Affordable Medicare Advantage plans, also called Medicare Part C plans, operate as private health plans within the Medicare program, serving as coverage alternatives to Original Medicare. In many cases, Affordable Medicare Advantage plans provide more services at a cost that is the same or cheaper than the Original Medicare program.
Advantages of Affordable Medicare Advantage
There may be advantages if you choose a Medicare Advantage plan compared to the original Medicare.
Affordable Medicare Advantages for personalized plan structures
- Medicare Advantage offers different plan types for your situation. For example, an SNP Advantage plan can help with your medical costs if you have a chronic health condition.
- If you prefer provider freedom, a PPO or PFFS plan may be more of what you’re looking for. Many Medicare Advantage plans include if you want extra services like dental, vision, or hearing.
Many Affordable Medicare Advantage have no premiums and offer low or no deductibles. Another advantage of choosing Medicare Advantage is that most plans limit the maximum out-of-pocket costs you will pay during a plan year.
Also, researchTrusted Source has shown that you may save money on laboratory services and medical equipment by switching to a Medicare Advantage plan. If you choose a Medicare HMO plan, you may see even more savings on healthcare services provided by your HMO network.
Coordinated medical care
Many Affordable Medicare Advantage plans include coordinated medical care. This means that your healthcare providers actively communicate to coordinate your care in two different types:
- healthcare services
- medical specialties
This ensures a healthcare team and helps avoid unnecessary expenses and issues like medication interactions. In one study, trusted Source, researchers found that coordinated care was associated with higher patient ratings and more positive medical staff experiences.
Disadvantages of Affordable Medicare Advantages
While most people are satisfied with their Medicare Advantage coverage, these plans may also have some disadvantages compared to original Medicare.
For limited service providers, choose one of the more popular Medicare Advantage plan types, such as an HMO plan. You may be limited in the providers you can see. You will usually face higher fees if you choose an out-of-network provider with these plans.
Other plan types do give you more provider freedom, though those plans may have higher premiums and fees like copays and deductibles.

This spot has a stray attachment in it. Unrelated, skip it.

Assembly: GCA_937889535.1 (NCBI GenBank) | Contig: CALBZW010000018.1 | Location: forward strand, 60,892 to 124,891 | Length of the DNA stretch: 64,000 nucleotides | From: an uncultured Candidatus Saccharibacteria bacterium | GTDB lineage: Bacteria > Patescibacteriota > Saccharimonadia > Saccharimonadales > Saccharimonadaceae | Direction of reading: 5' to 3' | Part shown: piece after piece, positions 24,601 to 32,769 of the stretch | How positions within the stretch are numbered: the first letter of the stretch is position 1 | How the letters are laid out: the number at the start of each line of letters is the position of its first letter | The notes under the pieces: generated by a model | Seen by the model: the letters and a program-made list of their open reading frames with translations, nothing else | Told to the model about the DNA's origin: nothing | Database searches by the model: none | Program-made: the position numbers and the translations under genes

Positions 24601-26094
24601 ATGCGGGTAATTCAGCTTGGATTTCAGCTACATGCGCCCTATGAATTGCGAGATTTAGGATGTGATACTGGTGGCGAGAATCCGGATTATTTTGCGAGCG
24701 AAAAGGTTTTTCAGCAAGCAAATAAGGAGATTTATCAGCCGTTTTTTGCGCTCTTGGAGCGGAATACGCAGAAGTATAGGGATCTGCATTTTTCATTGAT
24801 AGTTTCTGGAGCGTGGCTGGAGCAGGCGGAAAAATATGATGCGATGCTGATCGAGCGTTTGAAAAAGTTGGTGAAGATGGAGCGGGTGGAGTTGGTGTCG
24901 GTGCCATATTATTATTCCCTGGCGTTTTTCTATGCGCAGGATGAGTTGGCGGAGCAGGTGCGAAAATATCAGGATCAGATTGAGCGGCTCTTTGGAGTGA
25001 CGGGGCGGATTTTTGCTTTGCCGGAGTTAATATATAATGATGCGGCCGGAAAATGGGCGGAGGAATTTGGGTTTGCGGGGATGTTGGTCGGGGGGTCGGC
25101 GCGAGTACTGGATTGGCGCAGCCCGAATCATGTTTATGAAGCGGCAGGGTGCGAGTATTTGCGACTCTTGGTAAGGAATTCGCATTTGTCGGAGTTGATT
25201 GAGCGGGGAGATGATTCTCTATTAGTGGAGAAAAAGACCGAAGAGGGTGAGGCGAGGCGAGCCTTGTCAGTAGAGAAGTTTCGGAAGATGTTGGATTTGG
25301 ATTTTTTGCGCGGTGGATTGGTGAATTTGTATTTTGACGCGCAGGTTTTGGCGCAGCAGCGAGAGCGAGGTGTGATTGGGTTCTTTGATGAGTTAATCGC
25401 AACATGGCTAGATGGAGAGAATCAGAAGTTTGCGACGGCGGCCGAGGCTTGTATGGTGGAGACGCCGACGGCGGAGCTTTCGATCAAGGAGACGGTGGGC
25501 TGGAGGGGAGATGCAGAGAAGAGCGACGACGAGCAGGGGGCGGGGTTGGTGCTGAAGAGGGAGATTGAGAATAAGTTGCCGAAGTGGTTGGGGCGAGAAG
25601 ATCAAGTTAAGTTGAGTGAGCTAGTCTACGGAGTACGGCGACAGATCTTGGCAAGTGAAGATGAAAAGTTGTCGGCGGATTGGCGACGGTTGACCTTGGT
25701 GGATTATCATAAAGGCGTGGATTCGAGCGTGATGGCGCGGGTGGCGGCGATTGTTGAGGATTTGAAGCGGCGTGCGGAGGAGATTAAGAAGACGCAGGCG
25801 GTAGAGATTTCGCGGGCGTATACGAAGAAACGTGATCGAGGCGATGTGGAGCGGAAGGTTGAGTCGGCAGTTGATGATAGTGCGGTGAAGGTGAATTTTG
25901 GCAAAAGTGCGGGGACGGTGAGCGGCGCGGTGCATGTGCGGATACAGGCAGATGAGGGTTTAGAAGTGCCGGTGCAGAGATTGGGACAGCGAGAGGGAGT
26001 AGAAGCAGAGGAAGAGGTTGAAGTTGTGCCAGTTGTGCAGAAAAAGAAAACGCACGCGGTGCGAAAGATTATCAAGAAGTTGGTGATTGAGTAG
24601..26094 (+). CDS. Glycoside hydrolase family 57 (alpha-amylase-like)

Complex plan offerings
Using Medicare’s find planning tool, you’ll see that there are many Medicare Advantage plan options depending on your ZIP code. For some people, all these options can feel overwhelming.
Additional costs for coverage
Original Medicare charges a premium, deductible, and coinsurance for parts A and B, plus any Part D or Medigap costs.
Medicare Advantage plans often consolidate these costs, but you may notice additional fees. For example, many Medicare Advantage plans include drug deductibles and specialist visit copays.
Original Medicare offers the same coverage across the United States. However, Medicare Advantage plans may only provide specific coverage in specific service areas. If you move to a new service area, your current Medicare Advantage plan may be unavailable.
How Affordable Medicare Advantages Plans Work
First, it will help to review a few basics. Medicare comes in four parts, with Part A covering inpatient hospital care and skilled nursing. There’s no premium if you or your spouse have earned at least 40 Social Security credits.
- Part B covers doctor services and outpatient hospital care. The other parts of Medicare—Part C, aka Medicare Advantage, and Part D, prescription drug coverage—are optional and offered by private insurers.
- Medicare Advantage is an all-in-one managed care plan, typically an HMO or PPO. Advantage plans provide the benefits of Part A and B, including part D, or prescription drug coverage.
- Some offer extra benefits not available through Original Medicare, such as fitness classes or vision and dental care.
- If you opt for Affordable Medicare Advantage, you typically continue to pay your Part B premium as usual, but you will pay little or no additional bonuses for your coverage.
- You generally have copays or coinsurance, but once you reach your out-of-pocket limit, the plan will pay 100 percent of your medical costs covered under Medicare for the rest of the year.
- The out-of-pocket limit does not apply to prescription drugs or extra benefits.
- Advantage plans generally require you to get your care from a network of doctors, hospitals, and other providers to keep premiums low. It would be best if you typically had pre-authorization for specialized care.
- Original Medicare has no annual out-of-pocket limit, and for Part B services, you will have to pay 20 percent of the costs after the deductible.
- That’s why many seniors with Original Medicare also purchase a Medigap plan, which covers those out-of-pocket costs if they don’t get supplemental benefits from a former employer. (You cannot have both an Advantage and a Medigap plan.)
- And most in Original Medicare also purchase a stand-alone Medicare prescription drug plan.
- Medigap plans also offer a flexible choice of providers. Since the coverage is accepted by any doctor or medical service that takes Medicare, the vast majority do.
Most people fill Medicare’s coverage gaps by buying an Affordable Medicare Advantages supplement (Medigap) plan, and a Part D prescription-drug plan, or they get both medical and drug coverage from a private insurer with an AffordableMedicare Advantage.